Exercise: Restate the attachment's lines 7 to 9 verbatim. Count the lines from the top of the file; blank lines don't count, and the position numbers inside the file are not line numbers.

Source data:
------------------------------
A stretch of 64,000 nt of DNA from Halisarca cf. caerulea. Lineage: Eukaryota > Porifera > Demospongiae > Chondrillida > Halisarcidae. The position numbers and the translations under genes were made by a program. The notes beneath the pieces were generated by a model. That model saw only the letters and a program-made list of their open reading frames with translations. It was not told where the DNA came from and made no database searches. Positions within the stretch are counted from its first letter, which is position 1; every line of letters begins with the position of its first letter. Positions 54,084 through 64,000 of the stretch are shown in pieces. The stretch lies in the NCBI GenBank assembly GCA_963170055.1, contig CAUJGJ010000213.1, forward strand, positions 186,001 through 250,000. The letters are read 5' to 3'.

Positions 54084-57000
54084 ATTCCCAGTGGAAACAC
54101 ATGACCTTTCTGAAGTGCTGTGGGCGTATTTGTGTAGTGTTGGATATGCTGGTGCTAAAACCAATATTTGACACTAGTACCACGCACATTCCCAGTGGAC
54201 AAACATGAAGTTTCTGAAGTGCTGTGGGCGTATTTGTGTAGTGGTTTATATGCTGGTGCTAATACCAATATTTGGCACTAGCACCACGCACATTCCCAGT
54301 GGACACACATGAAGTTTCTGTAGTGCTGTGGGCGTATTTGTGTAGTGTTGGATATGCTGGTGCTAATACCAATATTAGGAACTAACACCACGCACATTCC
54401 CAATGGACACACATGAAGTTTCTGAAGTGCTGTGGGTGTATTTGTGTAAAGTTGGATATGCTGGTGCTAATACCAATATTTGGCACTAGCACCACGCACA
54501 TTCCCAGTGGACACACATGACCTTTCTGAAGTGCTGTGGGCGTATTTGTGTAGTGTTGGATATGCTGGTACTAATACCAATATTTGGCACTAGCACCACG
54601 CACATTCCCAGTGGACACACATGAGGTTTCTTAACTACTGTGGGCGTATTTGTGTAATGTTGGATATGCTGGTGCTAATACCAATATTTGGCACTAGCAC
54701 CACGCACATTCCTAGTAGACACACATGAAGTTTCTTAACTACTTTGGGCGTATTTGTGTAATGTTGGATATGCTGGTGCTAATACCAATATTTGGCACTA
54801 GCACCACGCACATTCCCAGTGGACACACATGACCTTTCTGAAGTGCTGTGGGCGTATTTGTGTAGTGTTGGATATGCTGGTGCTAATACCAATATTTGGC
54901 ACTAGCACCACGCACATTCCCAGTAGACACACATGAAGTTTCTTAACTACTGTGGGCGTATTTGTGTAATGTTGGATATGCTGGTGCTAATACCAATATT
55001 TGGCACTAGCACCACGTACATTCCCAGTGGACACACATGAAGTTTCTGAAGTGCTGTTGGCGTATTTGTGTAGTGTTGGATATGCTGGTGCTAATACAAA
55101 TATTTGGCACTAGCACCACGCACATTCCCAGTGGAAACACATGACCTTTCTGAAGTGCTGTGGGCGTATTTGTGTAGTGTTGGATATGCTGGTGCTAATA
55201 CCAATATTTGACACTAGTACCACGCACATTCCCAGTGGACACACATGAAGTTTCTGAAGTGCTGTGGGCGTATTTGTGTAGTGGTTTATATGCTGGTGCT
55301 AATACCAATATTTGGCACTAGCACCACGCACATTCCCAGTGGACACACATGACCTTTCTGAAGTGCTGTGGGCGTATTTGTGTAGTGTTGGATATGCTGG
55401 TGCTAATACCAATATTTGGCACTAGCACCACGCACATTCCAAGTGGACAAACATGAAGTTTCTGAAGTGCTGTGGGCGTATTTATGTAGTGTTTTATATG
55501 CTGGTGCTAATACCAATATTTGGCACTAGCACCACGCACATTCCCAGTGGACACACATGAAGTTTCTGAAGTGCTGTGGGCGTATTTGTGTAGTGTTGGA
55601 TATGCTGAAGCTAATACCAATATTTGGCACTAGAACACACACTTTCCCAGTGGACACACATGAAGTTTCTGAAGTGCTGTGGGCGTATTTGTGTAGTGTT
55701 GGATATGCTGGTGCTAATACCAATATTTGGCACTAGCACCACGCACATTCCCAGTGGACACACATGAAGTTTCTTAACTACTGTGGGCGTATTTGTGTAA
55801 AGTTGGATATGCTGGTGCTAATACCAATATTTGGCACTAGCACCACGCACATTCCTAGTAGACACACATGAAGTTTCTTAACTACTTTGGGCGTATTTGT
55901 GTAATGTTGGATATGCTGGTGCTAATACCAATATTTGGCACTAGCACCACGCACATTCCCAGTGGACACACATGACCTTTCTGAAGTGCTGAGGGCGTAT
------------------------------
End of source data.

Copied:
54401 CAATGGACACACATGAAGTTTCTGAAGTGCTGTGGGTGTATTTGTGTAAAGTTGGATATGCTGGTGCTAATACCAATATTTGGCACTAGCACCACGCACA
54501 TTCCCAGTGGACACACATGACCTTTCTGAAGTGCTGTGGGCGTATTTGTGTAGTGTTGGATATGCTGGTACTAATACCAATATTTGGCACTAGCACCACG
54601 CACATTCCCAGTGGACACACATGAGGTTTCTTAACTACTGTGGGCGTATTTGTGTAATGTTGGATATGCTGGTGCTAATACCAATATTTGGCACTAGCAC